Combat cargo keeps 13th MEU moving

21 Mar 2007 | Lance Cpl. Timothy Stewman

When the 13th Marine Expeditionary Unit is underway aboard its Navy ships, it takes collaboration between all service members to accomplish missions and put planned training missions into action. All sections are vital to support of the MEU, but one is especially important that at times may be forgotten.

The Marines and Sailors of combat cargo insure that all the cargo and personnel get from the ship to the correct boat or aircraft for movement to the shore. “The MEU comes to combat cargo with plans to move cargo, vehicles and personnel. My Marines and Sailors working get that done,” said Gunnery Sgt. John Hilton, flight deck combat cargo assistant.

Combat cargo is made up of Marines and Sailors from all sections and jobs who assigned to combat cargo based on the needs of the Marine Corps and Navy, according to Lance Cpl. Chris Dodd, flight deck team leader whose primary military occupational specialty is rifleman.
Members of combat cargo are broken up into two separate platoons; well deck (surface) platoon and the flight deck platoon.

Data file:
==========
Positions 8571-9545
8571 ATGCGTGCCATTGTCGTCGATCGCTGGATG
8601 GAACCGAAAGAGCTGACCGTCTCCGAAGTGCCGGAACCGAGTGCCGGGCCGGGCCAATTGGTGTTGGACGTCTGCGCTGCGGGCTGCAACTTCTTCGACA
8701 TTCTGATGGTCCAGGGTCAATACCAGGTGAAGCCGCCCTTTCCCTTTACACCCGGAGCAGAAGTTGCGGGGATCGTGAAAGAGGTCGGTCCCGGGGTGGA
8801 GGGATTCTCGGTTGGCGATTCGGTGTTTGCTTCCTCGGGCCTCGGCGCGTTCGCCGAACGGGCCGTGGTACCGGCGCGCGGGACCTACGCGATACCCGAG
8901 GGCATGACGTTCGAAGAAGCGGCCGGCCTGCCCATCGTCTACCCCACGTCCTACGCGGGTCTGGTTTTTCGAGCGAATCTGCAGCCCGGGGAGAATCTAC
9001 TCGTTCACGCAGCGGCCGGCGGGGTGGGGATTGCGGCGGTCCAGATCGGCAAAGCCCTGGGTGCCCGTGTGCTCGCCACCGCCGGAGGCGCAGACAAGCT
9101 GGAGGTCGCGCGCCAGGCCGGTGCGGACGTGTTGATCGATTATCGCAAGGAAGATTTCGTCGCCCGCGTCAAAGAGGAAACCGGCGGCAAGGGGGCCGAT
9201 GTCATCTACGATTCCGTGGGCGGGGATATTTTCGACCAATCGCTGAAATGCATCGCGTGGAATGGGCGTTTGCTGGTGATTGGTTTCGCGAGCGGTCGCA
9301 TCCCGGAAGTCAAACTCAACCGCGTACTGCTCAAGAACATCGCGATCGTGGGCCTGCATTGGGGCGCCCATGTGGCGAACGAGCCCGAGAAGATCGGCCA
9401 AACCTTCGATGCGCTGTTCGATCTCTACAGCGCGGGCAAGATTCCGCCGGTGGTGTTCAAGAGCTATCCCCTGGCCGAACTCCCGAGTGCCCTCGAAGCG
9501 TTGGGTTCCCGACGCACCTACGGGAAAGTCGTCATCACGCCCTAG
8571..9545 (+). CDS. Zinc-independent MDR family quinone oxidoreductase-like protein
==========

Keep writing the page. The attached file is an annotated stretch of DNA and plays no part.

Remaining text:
The well deck platoon consists of three teams; chaining team, false beach team and the manifest team. The chaining team unchains the vehicles and other cargo and arranges it in the well deck for the false beach team to load onto the landing crafts. The false beach team positions the vehicles and cargo in the well deck, said Hilton. The manifest team has a roster of what goes where and ensures that the vehicles, cargo and personnel end up on the correct LCAC or LCU.

The other branch of combat cargo is the flight deck platoon, which is comprised of seven teams; four Marine and three Navy.

Of those seven teams, three work on the flight deck from designated spots and are there to escort cargo and personnel to the aircraft.. The ramp and manifest teams controls cargo and personnel staged on the ramp, ensuring that it is all in correct order and ready to be escorted to the aircraft by the three teams on the flight deck, said Petty Officer Third Class, Ashley Schuroff, flight deck team leader, who is also a storekeeper on ship. The two reserve teams are on standby in case of emergencies such as a mass casualty drills and also the teams rotate to keep Marines and Sailors from working long ten hour days constantly, said Dodd.

“The most difficult part working for combat cargo is moving people and gear on the first and last days on ship,” said Dodd. That is when there is the most chaos and it just makes the process that much harder for the teams.”

This job is vital to the mission accomplishment of the MEU, said Hilton. Getting the job done correctly and in a timely manner is crucial to mission accomplishment during training evolutions.

13th Marine Expeditionary Unit